Thursday 21 September 2017

Director's cut shows exactly where Sky's priorities lie

Play was stopped for five minutes. The stricken player was on the ground, surrounded by medical personnel hunkered down around him.

The Sky Sports television director was a man under pressure. He had choices to make. The images he chose to relay were of various Arsenal players in distress: Clichy, Fabregas, Vermaelen, all with their hands on their heads, looking horrified.

Stoke City's Ryan Shawcross had been sent off for the tackle that left Aaron Ramsey on the turf. Ramsey, lying on his side, looked down at his right shinbone only to see it flopping uselessly on him. His tibia and fibula were broken.

It was the 66th minute of their Premier League game at the Britannia Stadium eight days ago. Ramsey had fallen at the feet of Glenn Whelan, the Stoke and Ireland player. Whelan crouched down and tried to comfort him. He signalled urgently to medical staff on the bench. "Oh that looks horrible. Oh that looks horrible," said the Sky commentator Ian Darke.

Sol Campbell meanwhile was grandstanding, shouting at the referee, then advancing on Shawcross, shouting at him too. Rory Delap placed a consoling arm around the shoulder of Fabregas. Delap and Ricardo Fuller tried to block Campbell as he squared up to Shawcross.

The player looked shellshocked. He lifted the bottom of his jersey and covered his face with it as he walked off; he did this twice. He was evidently confused: instead of walking directly towards the sideline, he wandered upfield back to his own goalmouth where the Stoke goalkeeper Thomas Sorensen hugged him.

The Sky director stayed with this storyline, milking its pathos, relaying Shawcross's long walk all the way to the tunnel. Then he cut to shots of Arsene Wenger and Tony Pulis on the sideline before returning for further images of the Arsenal players.

Sky Sports has built its reputation partly on the multiplicity of camera angles and action replays it offers the viewer. Their visual coverage of any given match is nigh on total. Nothing seems to go unrecorded, not even the most subtle fragment of play.

They are normally lightning quick with a replay.

So as the minutes ticked by during this long stoppage it became obvious that an editorial decision had been made not to show any replays of the tackle. A few minutes later Darke confirmed this. "If you're wondering," he said, "why you're not seeing pictures of that challenge and injury again, we have looked at them backstage and we believe it's very upsetting and pretty sickening."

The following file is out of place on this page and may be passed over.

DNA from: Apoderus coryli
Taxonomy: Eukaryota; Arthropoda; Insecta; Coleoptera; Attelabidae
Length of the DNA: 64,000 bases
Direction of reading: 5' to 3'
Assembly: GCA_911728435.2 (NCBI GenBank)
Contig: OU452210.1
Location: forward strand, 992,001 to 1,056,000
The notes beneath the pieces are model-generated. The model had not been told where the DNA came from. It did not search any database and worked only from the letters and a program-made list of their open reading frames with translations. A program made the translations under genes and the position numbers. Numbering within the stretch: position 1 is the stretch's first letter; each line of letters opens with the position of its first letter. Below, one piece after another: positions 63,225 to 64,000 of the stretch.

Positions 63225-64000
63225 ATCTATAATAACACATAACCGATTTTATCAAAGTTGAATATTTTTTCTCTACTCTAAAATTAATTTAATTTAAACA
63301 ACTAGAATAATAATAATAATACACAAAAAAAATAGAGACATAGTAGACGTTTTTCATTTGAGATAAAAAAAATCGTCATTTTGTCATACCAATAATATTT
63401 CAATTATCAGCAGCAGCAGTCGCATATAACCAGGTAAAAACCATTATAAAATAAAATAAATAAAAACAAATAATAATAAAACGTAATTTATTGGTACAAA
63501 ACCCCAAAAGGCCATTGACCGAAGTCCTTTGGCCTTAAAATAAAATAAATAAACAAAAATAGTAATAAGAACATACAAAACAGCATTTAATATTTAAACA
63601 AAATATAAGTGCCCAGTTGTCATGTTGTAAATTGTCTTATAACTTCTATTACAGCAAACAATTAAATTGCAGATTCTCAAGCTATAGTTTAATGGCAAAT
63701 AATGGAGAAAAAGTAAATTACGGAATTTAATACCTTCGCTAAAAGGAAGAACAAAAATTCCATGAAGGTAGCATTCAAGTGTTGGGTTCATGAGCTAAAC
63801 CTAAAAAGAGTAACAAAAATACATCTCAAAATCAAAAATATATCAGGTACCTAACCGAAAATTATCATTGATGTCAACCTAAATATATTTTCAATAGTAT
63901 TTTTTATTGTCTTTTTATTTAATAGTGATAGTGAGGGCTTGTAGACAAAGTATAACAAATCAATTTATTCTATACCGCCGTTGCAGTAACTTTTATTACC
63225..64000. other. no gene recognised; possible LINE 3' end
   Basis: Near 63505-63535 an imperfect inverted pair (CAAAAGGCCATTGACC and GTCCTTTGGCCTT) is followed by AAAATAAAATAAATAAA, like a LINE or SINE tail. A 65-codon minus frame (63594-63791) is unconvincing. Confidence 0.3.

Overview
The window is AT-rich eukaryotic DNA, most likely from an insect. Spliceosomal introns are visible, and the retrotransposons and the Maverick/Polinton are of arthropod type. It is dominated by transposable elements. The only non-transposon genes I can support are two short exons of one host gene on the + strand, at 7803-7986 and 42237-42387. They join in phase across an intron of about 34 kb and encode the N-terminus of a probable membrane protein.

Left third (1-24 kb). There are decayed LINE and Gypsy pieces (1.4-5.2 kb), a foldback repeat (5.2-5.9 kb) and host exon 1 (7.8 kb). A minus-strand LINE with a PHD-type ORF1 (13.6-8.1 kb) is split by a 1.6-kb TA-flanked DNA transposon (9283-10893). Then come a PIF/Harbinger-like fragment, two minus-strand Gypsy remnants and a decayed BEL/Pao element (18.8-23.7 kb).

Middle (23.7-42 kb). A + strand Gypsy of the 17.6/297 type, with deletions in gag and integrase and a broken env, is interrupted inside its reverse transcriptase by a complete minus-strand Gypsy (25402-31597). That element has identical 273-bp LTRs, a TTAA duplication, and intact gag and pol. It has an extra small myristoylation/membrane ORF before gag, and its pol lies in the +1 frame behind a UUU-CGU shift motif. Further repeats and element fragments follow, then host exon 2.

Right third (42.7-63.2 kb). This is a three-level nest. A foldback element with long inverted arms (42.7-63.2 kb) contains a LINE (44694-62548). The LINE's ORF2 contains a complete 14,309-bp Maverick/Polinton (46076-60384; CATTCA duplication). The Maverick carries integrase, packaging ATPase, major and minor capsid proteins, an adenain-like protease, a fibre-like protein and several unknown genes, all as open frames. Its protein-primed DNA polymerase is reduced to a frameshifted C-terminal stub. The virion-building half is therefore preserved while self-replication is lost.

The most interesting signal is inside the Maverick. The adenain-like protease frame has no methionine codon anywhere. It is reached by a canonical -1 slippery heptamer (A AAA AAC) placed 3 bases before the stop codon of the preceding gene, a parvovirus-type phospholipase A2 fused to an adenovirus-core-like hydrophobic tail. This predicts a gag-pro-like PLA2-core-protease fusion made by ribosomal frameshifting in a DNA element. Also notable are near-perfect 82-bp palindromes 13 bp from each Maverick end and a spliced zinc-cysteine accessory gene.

So the decision was made on our behalf. They looked at the images and decided to censor them. It was a very corporate call. It was highly manipulative too. Human emotion is the holy grail for sports broadcasters -- the agony and the ecstasy of the competitors and the fans. They love it because it's a free shot of EPO for the ratings. So they piled on the images of the distraught Arsenal players and the even more distraught Shawcross.

They didn't show one replay of the tackle at the time, nor afterwards during the post-match analysis. It is, after all, the sort of thing that can have viewers reaching for the remote control.

Wenger spoke angrily about it afterwards, Fabregas spoke with impressive dignity. It was a major controversy that touched on a number of important issues but Sky left a vacuum at the heart of the debate. We needed information, not emotion. We needed to see it to make up our own minds.

How would RTE handle it later that evening on Premier Soccer Saturday? They were almost as timid. They showed it in real time during the match highlights and just once during the subsequent studio analysis. On both occasions they used the angle from the main camera, which was just too far away from the incident to either shock, or inform, the viewer.

Presenter Darragh Maloney teed it up by warning anyone of a "squeamish" disposition to look away now. Sky and RTE may well have been conscious of the need to spare the sensitivities of younger viewers -- both broadcasts were before the 9.0pm watershed. But isn't that what parents are for? And any kid who wanted to see it just had to click onto YouTube

anyway -- the incident has had hundreds of thousands of hits online.

Finally, the BBC decided to treat us like adults later that night. Match of the Day showed three replays during their studio analysis. "We should clear it up," said Gary Lineker, "just to see the degree of maliciousness or the intent on the tackle that Shawcross did or did not (commit)."

The second and third replays were the first close-up angles we got to see that day. The ball was on the deck and available to both players. Ramsey, smaller and more nimble, got to it a fraction faster; Shawcross could be seen drawing his left leg back the whole way, like a 'keeper about to launch a kickout downfield. The Stoke player went in full-blooded. He was late and he was reckless.

But the replays also showed conclusively that he did not go in with his studs up. Which, on balance, probably exonerates him. No amount of replays can prove, or disprove, "intent" -- that most elusive of concepts.

But we'd prefer to see it for ourselves anyway rather than being nannied by some nervous television ninnies, thanks all the same.

thecouch@independent.ie

Sunday Independent

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